Discerning males remain faithful ... if you are a spider. Sex for male orb web spiders (Argiope bruennichi) is a two shot affair since the act of mating destroys their genitalia. If they survive being eaten during their first encounter with a female, they have two choices to mate again with the same female (monogynous) or try to find a new partner (bigynous). New research published in BioMed Central's open access journal Frontiers in Zoology shows that choice of mating behavior for A. bruennichi depends on the size and age of the first female they mate with.
Monogamous behavior, such as mating for life, is thought to evolve when paternal protection of the female increases fertilization success. For cannibalistic spiders, monogamy means that the life of the male can be very short indeed. However this can improve chances of fatherhood: males of the black widow spider can increase the duration of mating, and hence the likelihood of successful fertilization, by allowing themselves to be eaten.
Monogamous spiders like A. bruennichi have evolved specialized pedipalps, which are used to transfer sperm into a female's reproductive organs. These specialized genitalia are usually damaged during mating, breaking off inside the female, and forming a plug to prevent subsequent fertilization by a different male. Each male can consequently only mate twice in their entire lives, but, if they survive the first encounter (a female will usually eat the male if mating continues to long) they can then chose to either mate with her again or to find a different female to mate with.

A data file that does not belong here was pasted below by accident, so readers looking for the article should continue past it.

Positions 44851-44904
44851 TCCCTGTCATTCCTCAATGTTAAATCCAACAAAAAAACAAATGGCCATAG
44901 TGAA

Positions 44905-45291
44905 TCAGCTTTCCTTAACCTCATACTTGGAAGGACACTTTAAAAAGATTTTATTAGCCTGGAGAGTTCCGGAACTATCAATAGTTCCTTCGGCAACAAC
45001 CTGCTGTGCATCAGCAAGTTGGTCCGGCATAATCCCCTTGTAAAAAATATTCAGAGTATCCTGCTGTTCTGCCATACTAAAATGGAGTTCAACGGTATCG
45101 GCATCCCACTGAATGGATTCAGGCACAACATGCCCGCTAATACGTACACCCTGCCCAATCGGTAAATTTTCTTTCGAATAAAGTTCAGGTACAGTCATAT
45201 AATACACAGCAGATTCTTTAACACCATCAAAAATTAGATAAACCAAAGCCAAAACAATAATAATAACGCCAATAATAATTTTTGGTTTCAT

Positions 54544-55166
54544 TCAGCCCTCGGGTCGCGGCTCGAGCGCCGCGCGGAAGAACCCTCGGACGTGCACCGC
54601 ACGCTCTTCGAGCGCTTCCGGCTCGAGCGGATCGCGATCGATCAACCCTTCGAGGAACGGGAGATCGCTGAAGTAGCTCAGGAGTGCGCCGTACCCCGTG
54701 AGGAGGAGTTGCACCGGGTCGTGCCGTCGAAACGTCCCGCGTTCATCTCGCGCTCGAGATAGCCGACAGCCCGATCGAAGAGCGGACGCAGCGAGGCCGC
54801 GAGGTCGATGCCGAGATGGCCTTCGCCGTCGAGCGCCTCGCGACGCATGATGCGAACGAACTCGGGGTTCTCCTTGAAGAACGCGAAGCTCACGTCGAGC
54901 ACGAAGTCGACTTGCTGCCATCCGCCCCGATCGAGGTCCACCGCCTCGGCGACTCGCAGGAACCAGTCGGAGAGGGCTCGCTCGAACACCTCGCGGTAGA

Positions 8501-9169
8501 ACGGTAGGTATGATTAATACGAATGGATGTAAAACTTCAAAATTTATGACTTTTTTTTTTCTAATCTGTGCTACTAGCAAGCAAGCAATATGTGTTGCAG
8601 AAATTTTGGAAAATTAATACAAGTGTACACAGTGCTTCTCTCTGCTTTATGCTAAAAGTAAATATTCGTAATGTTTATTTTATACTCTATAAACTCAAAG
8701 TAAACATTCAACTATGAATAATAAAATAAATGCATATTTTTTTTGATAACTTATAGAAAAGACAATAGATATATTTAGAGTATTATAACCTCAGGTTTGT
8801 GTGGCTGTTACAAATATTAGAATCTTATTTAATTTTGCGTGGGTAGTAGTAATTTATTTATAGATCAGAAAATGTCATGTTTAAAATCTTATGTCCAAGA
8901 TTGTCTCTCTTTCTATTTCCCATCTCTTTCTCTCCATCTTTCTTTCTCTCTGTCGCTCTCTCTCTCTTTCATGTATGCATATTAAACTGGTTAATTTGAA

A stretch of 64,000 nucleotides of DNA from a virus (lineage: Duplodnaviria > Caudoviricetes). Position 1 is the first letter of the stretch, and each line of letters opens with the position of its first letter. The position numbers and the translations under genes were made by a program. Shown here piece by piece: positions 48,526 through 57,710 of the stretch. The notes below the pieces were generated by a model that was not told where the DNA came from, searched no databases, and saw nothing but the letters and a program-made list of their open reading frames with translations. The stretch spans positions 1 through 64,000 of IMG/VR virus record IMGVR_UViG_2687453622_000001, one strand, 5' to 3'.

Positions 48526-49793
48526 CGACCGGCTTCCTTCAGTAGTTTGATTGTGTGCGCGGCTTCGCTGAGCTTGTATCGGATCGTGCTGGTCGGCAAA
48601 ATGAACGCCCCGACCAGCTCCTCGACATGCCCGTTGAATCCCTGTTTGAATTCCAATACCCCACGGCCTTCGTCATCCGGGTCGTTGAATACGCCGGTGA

Researchers from the Zoological Institute, University of Hamburg, discovered that the mating strategy of A. bruennichi was not random. Males made mating decisions based on females mating status (virgin or already mated) age, weight, availability of other females, and the time of day.
Klaas Welke explained, "Amongst spiders, regardless of age, heavier females are the most fertile. Males were more likely to mate twice with the same female if it was early in the day, she was heavy, and if the nearest other females were sub-adult. Males kept on searching for a second female if it was late in the day and the first female was light. We found that bigynous males preferred to 'trade up' to heavier females as second mates, but ran the risk of attempting to copulate with already mated females."
Two thirds of the monogamous males were eaten after their first mating. These males, which only managed to mate once, tended to mate with the oldest and heaviest females. Klaas Welke explained, "These females are the ones which have the highest fecundity and which are most ready to lay their eggs. While these males do not have a second chance at mating their probability of reproductive success is high."
Based on paternity of lifetime reproductive success bigyny appeared to be the more successful strategy. Despite this about half of the males were monogamous and half bigynous demonstrating that males alter their behavior to make the best of the situation they find themselves in.
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Conditional monogyny: female quality predicts male faithfulness Klaas W Welke, Stefanie M Zimmer and Jutta M Schneider, Frontiers in Zoology (in press)